In India take time out to look and learn – like me at India Gate in Delhi.
Do everything their way and let your Indian host lead
Yes, always let your Indian host lead the conversation. But no, they might not want to. And no, you might have a simple offer or point to make. So – how to converse? I always let Indians know (and remind them) that as an Australian I am informal and friendly and direct – so please I hope that is OK with you (of course it is) – then make your point.
Indian companies are family businesses
Yes, a lot of them are. No, many of them are not. And no, again, many are now a mixture as family businesses look for more innovation and more skills. And by the way, a high number of Australian and western companies are family businesses too – just find the way each company wants to do business.
Always wear formal business clothes
In my almost two decades of engagement with India, this has changed. There are times for formal (less of them) and times for informal (lots more of them). Yes, Delhi is more formal. Yes, Mumbai is more informal. Most of your business or smart casual clothing will be fine over there.
True, India is a culture where negotiating over price and service is a constant – like a way of life. But business can be different. Indian companies know an enormous amount about western business preferences. More important than negotiating for the deal, be prepared for changes as you go along the relationship – Indians are flexible and accepting of change, so you should be too.
Get to know your business partner first
This one has been my mantra for a long time – but I am also now seeing demand and hunger for products and services grow so fast in India that sometimes they are ready for business – now. Get to know them later. Be ready for anything – and where you can take time to build relationship.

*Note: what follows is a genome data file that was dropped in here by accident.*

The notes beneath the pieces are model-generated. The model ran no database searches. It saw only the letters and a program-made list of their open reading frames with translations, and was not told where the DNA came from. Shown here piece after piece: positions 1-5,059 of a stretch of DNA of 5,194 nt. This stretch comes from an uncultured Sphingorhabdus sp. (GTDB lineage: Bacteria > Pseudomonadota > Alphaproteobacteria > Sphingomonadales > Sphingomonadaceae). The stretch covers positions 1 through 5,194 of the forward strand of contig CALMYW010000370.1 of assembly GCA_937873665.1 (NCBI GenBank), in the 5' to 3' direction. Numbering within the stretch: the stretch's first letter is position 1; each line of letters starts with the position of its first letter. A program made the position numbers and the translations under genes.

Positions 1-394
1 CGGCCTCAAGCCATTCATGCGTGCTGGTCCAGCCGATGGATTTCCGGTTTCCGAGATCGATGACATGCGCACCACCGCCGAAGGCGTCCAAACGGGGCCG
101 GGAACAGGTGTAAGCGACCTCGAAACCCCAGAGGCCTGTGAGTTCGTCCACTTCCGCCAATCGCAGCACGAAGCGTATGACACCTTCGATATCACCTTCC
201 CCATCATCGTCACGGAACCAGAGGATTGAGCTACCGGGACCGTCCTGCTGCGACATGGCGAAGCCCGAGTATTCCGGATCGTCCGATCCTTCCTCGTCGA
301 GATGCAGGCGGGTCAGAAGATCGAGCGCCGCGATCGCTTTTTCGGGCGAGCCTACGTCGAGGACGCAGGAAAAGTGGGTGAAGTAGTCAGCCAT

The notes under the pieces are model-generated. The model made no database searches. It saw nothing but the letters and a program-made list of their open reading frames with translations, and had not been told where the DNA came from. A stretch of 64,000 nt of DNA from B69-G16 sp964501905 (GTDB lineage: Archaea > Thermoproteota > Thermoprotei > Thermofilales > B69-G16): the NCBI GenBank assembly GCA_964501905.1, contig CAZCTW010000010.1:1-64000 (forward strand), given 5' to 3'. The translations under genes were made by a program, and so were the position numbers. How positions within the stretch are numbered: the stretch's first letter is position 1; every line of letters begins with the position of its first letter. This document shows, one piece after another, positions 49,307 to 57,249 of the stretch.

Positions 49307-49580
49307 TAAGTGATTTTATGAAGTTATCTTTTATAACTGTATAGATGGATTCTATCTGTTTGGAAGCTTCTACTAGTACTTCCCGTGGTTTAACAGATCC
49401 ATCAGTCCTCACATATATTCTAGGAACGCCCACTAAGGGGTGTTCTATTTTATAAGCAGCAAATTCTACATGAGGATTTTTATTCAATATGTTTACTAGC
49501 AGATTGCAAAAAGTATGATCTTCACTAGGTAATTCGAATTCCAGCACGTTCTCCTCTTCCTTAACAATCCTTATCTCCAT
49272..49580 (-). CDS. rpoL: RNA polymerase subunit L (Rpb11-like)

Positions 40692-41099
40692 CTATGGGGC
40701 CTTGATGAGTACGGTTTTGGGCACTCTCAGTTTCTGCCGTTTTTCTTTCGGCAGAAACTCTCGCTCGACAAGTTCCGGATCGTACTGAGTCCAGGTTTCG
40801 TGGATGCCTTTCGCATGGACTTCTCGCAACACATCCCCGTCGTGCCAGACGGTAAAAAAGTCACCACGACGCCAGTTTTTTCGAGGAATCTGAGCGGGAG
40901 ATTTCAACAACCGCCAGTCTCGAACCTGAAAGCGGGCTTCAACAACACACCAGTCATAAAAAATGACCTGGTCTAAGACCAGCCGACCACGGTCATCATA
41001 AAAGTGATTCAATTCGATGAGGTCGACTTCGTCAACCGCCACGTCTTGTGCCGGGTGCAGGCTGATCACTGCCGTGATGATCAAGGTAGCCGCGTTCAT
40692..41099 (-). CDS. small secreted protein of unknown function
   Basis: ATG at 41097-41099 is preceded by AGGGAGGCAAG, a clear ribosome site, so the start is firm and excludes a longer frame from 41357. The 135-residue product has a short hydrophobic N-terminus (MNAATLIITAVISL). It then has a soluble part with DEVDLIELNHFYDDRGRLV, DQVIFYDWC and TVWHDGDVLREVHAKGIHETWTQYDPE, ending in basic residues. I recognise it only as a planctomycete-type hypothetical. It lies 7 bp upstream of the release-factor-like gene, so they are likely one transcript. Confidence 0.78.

Be clear and direct in communication
I have tried this one and it rarely works for me. Communication takes two, right? If the other side is ready for clear and direct, then do it. But if not, you will fail in communication. One thing more important – be patient, the deal can always be done later, let things settle, exchange some emails, chat a bit – you will find a way. Again – whenever I feel direct communication is helpful, I always preface it with “You know that we Australians like to be very direct – especially on the cricket field”.
Make the most of your time in India by filling the day with appointments
This has never worked for me. Indians are proud of their country, the culture, history, architecture and more – so it seems to me it makes good sense to go see and learn about this. When you can talk to your Indian host about something you have seen, it enlivens everything. It’s much the same for us in Australia isn’t it? So, have some “free” time for looking around.